Caring for a Loved One with Spinal Cord Injury

Care navigation Spinal cord injury
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caring for a loved one with spinal cord injury

A spinal cord injury can dramatically change a person’s life. Caused by damage to the spinal cord or nerves at the end of the spinal canal, complications include limited mobility, difficulty performing everyday tasks like bathing, dressing and grooming, and bowel and bladder dysfunction. “As a result of these significant physical changes, a lot of individuals with a spinal cord injury also face emotional challenges from the sense of loss they experience from their prior lives,” said Lauren Domingue, an occupational therapist and expert on the spinal cord injury task force at Encompass Health Rehabilitation Hospital of Braintree. “Despite the severity of these changes, many individuals with a spinal cord injury are able to continue living fulfilling lives.”

The Importance of the Caregiver

As the caregiver for someone with a spinal cord injury, your life has likely changed a lot, too. From visiting the care setting where your loved one is rehabilitating, to understanding the nature of the injury and providing daily support, caregivers play a key role in their loved one’s recovery. Information is your best friend. “Educate yourself by asking questions of your loved one’s care team about the extent and level of injury and what that means in regard to other medical needs, functional mobility and prognosis to make it easier to understand what your loved one is going through,” Domingue said.

Participate in Family Training After Injury

Caregivers can better help their loved ones by taking advantage of family training overseen by spinal cord injury experts—usually therapists and rehabilitation nurses working at the hospital or other care setting where your loved one is recovering. Topics covered include:

  • Learning how to position your loved ones so they are more comfortable
  • How to safely transfer from resting to other positions such as sitting and standing
  • Bowel and bladder assistance
  • Bathing and grooming

If your loved one was in a care setting that didn’t provide family training, or if you need additional support after discharge, Domingue recommends joining a spinal cord injury network, such as the United Spinal Association. “It can offer information and resources on personal care assistants and financial aid,” she said. The organization offers a 24-hour resource hotline at 800.962.9629.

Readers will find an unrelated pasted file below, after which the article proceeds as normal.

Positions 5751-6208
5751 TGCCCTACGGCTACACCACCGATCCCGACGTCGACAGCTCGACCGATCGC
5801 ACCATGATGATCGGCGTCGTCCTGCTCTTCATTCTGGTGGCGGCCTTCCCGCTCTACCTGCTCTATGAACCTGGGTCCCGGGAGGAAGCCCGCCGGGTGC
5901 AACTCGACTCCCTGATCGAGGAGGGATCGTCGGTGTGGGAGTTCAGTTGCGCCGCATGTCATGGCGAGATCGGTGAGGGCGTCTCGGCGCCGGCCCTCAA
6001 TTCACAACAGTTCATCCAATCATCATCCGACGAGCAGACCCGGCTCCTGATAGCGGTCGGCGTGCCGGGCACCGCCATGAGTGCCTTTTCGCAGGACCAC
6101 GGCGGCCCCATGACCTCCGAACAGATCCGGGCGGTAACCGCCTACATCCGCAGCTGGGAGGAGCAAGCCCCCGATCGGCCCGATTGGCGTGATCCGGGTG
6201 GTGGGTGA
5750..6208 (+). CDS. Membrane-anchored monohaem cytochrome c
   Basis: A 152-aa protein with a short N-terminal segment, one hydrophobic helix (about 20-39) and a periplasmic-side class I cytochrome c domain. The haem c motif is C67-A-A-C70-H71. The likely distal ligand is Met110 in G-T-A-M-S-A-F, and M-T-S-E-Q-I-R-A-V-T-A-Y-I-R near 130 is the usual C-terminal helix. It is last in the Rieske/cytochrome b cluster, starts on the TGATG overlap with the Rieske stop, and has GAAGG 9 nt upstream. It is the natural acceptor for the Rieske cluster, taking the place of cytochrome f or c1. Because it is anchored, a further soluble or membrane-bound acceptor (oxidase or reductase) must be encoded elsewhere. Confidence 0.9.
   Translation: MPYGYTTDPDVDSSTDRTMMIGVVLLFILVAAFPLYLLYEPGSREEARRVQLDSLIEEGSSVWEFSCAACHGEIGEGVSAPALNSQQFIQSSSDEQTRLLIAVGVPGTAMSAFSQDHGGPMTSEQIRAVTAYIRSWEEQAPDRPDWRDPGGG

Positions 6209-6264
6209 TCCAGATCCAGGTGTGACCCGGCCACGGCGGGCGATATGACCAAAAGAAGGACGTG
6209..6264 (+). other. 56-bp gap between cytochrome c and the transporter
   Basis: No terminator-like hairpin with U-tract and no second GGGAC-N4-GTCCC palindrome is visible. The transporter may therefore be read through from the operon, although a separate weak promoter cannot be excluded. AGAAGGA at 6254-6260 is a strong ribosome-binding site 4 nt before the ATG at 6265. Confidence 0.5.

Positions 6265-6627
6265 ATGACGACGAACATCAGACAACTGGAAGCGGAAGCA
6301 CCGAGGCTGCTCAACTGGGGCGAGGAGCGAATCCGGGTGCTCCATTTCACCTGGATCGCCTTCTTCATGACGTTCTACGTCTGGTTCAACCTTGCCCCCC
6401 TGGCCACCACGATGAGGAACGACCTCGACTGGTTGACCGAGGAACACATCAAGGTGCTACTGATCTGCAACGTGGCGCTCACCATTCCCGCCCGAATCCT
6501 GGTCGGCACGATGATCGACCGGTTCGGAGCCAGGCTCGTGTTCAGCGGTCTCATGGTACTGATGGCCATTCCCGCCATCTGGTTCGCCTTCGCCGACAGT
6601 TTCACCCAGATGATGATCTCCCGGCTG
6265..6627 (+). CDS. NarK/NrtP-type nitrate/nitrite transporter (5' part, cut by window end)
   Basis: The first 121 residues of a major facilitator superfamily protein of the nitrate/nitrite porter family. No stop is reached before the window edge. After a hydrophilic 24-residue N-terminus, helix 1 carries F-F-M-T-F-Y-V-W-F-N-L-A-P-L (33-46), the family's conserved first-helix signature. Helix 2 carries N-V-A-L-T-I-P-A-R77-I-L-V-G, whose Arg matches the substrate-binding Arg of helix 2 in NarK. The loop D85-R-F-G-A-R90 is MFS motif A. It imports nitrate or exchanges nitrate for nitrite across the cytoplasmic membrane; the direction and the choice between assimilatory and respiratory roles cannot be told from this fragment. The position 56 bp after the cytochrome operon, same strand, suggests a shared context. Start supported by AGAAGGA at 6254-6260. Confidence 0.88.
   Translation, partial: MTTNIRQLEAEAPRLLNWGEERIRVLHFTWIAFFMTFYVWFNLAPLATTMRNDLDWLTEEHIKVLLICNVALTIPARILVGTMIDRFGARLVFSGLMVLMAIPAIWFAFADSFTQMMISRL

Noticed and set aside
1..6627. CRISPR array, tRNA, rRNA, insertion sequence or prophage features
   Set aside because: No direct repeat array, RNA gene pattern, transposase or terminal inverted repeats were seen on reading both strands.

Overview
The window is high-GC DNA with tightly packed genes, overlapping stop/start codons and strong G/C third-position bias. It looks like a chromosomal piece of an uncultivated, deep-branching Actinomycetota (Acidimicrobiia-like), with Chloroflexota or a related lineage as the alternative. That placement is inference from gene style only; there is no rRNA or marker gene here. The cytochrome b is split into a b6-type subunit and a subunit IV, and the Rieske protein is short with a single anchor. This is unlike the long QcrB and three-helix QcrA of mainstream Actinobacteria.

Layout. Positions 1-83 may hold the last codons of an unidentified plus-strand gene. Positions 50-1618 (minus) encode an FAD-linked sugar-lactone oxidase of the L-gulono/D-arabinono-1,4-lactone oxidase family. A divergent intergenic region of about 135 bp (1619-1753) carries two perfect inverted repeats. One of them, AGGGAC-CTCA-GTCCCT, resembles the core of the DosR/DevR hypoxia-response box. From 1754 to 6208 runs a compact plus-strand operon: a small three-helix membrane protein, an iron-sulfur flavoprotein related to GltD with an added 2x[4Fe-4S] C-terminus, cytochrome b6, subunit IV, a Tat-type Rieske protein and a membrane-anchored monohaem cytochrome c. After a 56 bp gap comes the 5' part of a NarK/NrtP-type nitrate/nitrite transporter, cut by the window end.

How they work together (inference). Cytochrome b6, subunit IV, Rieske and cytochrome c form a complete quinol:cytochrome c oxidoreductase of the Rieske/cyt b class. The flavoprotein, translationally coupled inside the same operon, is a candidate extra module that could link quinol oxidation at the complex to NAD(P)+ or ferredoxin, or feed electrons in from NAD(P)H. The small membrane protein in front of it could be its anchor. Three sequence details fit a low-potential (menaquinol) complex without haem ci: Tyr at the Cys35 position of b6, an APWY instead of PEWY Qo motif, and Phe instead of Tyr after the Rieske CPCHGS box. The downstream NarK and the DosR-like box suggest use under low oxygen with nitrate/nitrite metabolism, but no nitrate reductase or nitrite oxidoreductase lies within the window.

Practice Self-Care

You’re balancing your own needs and commitments with those of your loved one. Your health shouldn’t take a back seat. “The biggest piece of advice is to take care of yourself if you are caring for someone with a spinal cord injury. In order to take care of another person, you have to take of yourself, too,” Domingue said. It’s important to:

  • Take breaks. Hire personal care assistants and create a calendar with family members and close friends so you can support your loved one and each other.
  • Enjoy your me time. It can be hard to find moments to decompress without others. Consider using a timer to block out time to yourself to read, get outside, go on a walk or for other activities you enjoy.
  • Stay physically active. Even short bursts of exercise relieves stress.
  • Eat a well-balanced diet by minimizing excess sugar, and instead eat more complex carbohydrates such as whole grains, sweet potatoes and rice. Complex carbohydrates supply your body with energy without a sugar crash. Incorporate protein and a variety of fruits and vegetables into your meals to meet your nutritional needs.
  • Seek out counseling for yourself. It’s easy to get caught up in your loved one’s life. Talking with a mental health professional can provide clarity and other coping techniques to help you be your best self.

Alter the Home Environment

Making changes to your loved one’s home environment can improve safety and accessibility making it easier for them to regain independence. Combining therapy with these modifications can provide caregivers with peace of mind and make everyday tasks easier for both of you. Consider the following adaptions: